22. EddieInCA says:

    @Michael Reynolds:

    My guess is that the writer’s thought it was a great joke, and never expected Broadcast Standards to approve it. My additional guess is that the prudish people doing BS&P in those days had no clue to the different meaning of the word “beaver”, so they thought nothing of it. Had they really known the slang use of the term, there is no way they approve that in 1957.

  23. Mike in Arlington says:

    @gVOR08: I think a lot of republicans would like to see him charged and convicted, so long as they can claim that they had nothing to do with it and denounce it as a politically motivated prosecution. I think they’d welcome his absence from the political scene, if for no other reason, so it becomes easier to run for the republican presidential nomination without having to confront Trump.

  24. CSK says:

    In SNL’s early days, Michael O’Donoghue wanted to do a joke about a creamy dessert topping called “pussy whip.” S&P put the kibosh on that.

  25. Kathy says:

    @Mike in Arlington:

    I wonder how much the GQP needs to play to the Cheeto base, and how much they want to see Benito gone or behind bars.

    In the end, it may come down to how many seats they can score in Congress and how many tame judges they can put both in the Supreme Court and the Federal courts. If they decide they need the orange clown, they’ll ask him to hold their noses with his cheeks and plow merrily on.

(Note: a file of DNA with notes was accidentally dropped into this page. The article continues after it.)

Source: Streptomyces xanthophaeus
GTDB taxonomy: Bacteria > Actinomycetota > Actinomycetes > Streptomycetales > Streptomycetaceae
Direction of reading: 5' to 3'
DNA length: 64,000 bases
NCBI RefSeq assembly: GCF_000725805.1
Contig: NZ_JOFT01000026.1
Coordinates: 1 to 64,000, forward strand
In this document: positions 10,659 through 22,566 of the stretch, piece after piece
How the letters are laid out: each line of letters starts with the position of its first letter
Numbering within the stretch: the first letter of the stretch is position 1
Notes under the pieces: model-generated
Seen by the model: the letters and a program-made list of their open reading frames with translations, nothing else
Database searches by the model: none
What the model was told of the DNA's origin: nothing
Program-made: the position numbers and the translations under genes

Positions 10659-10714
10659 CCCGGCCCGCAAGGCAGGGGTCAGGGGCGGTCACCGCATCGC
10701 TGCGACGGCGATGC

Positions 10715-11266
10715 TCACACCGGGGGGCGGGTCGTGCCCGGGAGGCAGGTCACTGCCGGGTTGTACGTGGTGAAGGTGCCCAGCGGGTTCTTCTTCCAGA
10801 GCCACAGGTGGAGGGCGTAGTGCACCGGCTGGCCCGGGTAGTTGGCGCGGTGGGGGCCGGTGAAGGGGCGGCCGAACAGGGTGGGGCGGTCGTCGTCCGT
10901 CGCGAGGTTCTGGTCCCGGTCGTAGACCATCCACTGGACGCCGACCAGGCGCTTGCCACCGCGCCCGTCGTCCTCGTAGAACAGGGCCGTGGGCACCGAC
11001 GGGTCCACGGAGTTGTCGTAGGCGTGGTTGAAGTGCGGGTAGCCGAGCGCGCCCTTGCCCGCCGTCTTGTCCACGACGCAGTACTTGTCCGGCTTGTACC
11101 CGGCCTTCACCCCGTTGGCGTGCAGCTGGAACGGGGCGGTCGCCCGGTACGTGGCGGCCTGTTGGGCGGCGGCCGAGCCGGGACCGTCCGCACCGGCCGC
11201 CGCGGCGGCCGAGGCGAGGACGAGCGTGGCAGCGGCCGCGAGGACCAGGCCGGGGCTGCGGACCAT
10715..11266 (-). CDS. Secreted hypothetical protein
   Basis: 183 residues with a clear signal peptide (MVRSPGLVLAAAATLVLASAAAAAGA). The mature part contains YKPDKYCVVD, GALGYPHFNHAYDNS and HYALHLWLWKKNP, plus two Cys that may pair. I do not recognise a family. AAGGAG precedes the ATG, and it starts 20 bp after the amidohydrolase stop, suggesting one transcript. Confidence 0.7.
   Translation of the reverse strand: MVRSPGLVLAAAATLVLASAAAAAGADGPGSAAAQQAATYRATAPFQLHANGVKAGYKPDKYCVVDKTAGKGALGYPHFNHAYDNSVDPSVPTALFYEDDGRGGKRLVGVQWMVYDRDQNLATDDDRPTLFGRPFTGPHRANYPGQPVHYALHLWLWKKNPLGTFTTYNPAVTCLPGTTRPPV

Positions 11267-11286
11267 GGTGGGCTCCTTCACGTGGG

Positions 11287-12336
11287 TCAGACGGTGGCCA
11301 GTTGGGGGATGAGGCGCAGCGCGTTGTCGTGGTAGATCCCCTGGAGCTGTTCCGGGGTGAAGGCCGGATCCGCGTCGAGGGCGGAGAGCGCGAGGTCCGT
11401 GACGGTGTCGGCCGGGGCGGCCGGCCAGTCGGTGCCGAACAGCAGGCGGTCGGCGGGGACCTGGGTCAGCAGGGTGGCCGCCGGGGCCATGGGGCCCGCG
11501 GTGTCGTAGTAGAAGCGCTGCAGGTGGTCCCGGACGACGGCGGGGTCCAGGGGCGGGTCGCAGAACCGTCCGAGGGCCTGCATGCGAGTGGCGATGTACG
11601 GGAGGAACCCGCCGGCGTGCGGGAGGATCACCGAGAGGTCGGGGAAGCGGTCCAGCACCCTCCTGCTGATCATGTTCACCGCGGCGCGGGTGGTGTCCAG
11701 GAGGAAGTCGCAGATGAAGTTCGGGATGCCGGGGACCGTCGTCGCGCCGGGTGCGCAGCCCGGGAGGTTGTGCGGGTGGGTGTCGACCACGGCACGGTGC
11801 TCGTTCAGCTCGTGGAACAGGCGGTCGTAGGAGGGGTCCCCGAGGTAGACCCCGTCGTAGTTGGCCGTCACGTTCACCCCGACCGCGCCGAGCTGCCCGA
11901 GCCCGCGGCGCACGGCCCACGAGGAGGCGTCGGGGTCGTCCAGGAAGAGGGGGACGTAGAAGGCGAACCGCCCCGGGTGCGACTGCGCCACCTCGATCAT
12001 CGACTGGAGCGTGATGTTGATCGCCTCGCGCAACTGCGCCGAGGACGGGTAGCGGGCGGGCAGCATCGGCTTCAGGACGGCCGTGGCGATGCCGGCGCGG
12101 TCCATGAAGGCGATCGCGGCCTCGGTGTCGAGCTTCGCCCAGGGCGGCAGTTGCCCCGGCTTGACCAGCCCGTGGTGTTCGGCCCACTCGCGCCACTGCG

26. Mister Bluster says:

    @EddieInCA:..Had they really known the slang use of the term, there is no way they approve that in 1957.

    Yet it was just 5 years later that Hooterville was mentioned on The Beverly Hillbillies for the first time (if we can believe WikiP) and was established as a real TV place on Petticoat Junction in 1963.
    I find it hard to believe that the moral gatekeepers did not know what hooters meant.
    But then I’ve always said that the moral decline in the United States began in 1954 when the words “under God” were added to the Pledge of Allegiance.

  27. Just nutha ignint cracker says:

    @Scott: There’s a parody book* somewhere in the universe featuring Leave it to Beaver vignettes in the voices of several celebrated authors. The one written “by” Frederich Nietzsche is full of that particular play on words.

    *Luddite will know the title. He leant it to me years ago. I’m only good at factoids and impressions, not useful information.

  28. Kathy says:

    Three years ago, American Airlines flight 300 from NYC to LA nearly crashed* on takeoff. The NTSB investigation squarely put responsibility on the captain, who used too much left rudder in a crosswind takeoff.

    When there’s a crosswind, the plane can drift to the side. Crosswind landings are strange, spectacular, and you’d swear the plane is about to crash until the last minute (it felt that way the one time I experienced on on a plane). Crosswind takeoffs are far less dramatic, as a plane with wheels on the ground is harder to push to one side as one in the air.